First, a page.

In 1951, the block for European convicts was converted into a new female prison.22 Four years later, in April 1955, one of the halls in the complex was used to house 220 one-man cells for incarcerating convicts who intimidated others in the shared cells.23

On 1 July 1957, a reformative training centre for youths opened at the Outram complex, replacing the remand prison.24

Organisation
Prior to World War II, the prison superintendent headed the staff of warders. Complaints, requests and breaches in prison rules were brought to the superintendent. Second in rank was the gaoler (jailer), then the deputy gaoler, followed by the warders and sub-warders. Those in the positions of warders and above were typically Europeans and provided with accommodation. The starting salary of a warder was around $200 a month in the 1930s.25

After the war, the headquarters of the newly formed Prisons Department was housed in the administrative block within the complex. The Prisons Department, as well as the Pearl’s Hill jail, was administered by the commissioner of prisons, who was assisted by three gaolers (known as chief officers from 1950).26

Prison labour and industries
The prison generated income through a range of crafts and skills provided by the prisoners. These included husk-beating, carpentry, tinsmithing, weaving, tailoring, rattan work and shoemaking.27

Almost all the mailbags used by the postal and telegraph services in the 1920s were made by the inmates. Uniforms, shoes, blankets and towels that were used in the jail were woven and produced by the prisoners. They also maintained a photography studio, bakery and laundry, among other services. One of the highest-earning industries was the press that printed government publications.28

Despite these vocational duties, no training system was in place to seriously cultivate the prisoners’ skills with a view to preparing them for life after the prison.29

Punishment and executions
Prisoners who flouted rules were punished using the rotan (Malay for “rattan”), before which a hearing with the prison superintendent was conducted. The caning process was observed by the superintendent and a medical officer.30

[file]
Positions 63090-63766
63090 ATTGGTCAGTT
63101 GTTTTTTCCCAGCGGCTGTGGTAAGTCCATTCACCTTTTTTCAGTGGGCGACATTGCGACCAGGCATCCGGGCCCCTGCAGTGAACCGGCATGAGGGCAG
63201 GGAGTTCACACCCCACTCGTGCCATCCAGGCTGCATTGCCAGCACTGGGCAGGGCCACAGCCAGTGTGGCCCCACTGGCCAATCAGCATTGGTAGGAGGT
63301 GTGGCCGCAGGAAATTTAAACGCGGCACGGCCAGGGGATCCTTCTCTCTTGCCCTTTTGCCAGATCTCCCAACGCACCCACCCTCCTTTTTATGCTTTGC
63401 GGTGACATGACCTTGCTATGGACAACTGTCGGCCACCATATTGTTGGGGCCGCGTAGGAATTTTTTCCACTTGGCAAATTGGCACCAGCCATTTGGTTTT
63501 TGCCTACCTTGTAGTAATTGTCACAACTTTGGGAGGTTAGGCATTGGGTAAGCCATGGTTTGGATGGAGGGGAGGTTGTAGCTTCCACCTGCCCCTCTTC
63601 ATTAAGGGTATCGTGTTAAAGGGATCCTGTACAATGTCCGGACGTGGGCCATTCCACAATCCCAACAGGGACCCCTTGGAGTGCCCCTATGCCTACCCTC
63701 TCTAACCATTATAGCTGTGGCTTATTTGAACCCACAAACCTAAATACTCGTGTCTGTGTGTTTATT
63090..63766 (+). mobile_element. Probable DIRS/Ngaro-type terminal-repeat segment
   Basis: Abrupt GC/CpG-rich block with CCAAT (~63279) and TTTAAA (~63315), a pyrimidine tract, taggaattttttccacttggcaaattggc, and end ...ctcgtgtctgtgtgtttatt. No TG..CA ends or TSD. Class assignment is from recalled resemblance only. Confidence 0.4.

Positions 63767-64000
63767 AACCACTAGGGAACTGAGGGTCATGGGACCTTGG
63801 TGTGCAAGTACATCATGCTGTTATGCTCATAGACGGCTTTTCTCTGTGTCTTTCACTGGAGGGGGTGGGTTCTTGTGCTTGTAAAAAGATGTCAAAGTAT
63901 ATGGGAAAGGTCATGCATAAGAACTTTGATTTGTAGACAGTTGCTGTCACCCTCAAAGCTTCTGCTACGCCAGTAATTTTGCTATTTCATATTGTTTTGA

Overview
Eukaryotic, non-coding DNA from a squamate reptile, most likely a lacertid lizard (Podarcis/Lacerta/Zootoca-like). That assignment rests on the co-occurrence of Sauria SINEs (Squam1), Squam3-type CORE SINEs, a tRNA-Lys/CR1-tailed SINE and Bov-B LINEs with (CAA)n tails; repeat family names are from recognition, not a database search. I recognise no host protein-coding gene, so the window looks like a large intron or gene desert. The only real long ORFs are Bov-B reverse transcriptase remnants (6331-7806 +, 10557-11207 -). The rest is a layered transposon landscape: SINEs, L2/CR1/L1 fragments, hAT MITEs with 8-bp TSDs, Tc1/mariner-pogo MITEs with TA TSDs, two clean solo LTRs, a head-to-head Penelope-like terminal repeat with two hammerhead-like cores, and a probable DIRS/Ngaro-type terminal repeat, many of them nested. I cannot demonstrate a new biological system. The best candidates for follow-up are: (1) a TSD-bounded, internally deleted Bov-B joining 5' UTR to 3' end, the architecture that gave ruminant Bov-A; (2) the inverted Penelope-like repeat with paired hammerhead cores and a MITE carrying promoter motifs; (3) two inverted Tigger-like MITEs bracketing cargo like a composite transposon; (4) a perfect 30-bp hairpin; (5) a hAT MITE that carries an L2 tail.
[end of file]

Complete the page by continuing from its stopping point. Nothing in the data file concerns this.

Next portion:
From its earliest days, execution by hanging had taken place at Pearl’s Hill jail.31 Between February and April 1915, 47 men from the Indian 5th Light Infantry Regiment who were involved in a deadly mutiny on 15 February that year were executed by a firing squad at Pearl’s Hill. Most of the condemned were publicly executed outside the prison gates as a form of deterrence, with crowds numbering in the thousands for some of the executions.32

Japanese Occupation
During the Japanese Occupation, half of the prison was used to hold military prisoners or prisoners-of-war, while the other half was for civilian prisoners.33 A total of 1,470 prisoners, mostly Chinese, died at the Outram Prison during the war – 141 were executed while the rest died of torture, starvation or diseases. Only 400 survived upon liberation in September 1945.34 Forty-three Japanese military men were tried for war crimes committed while they were in charge of the Outram Road jail.35


After the war, British forces returned and continued to use the Outram Prison for detaining common criminals,36 which was overcrowded in the immediate postwar years. The problem was eased when the British military, which had been using Changi Prison to hold Japanese war criminals, handed it back to the Prisons Department in 1947.37

The Japanese removed the foundation stone of the Outram Prison during the Occupation.38

Political detentions
After World War II, the Outram Prison was also used as a detention and interrogation centre for political detainees such as the Middle Road trade unionists who were imprisoned during the 1956 riots.39 In 1963, most of the left-wing political activists and unionists arrested during a series of security crackdowns known as Operation Coldstore – numbering over a hundred including Barisan Sosialis leader Lim Chin Siong – were held at the Outram premises for several months before being relocated to Changi Prison and St John’s Island.40

Demolition

As early as the late 1920s, the land on which the prison sat had been deemed too valuable for carceral purposes, and calls were made to relocate it.41 The prison was unable to support an entrenched system of segregation and classification, and overcrowding was an issue. As such, hardened criminals were incarcerated together with vagrants and juveniles, and recalcitrant civilian prisoners were also held together with first-time offenders. The prison was also perceived to be at risk of collective unrest.42

In 1947, the security of the prison complex came under public scrutiny following a spate of escapes.43 Three years later, the prisons commissioner labelled the facility as “antiquated and wasteful in manpower” in the 1950 Prisons Department annual report.44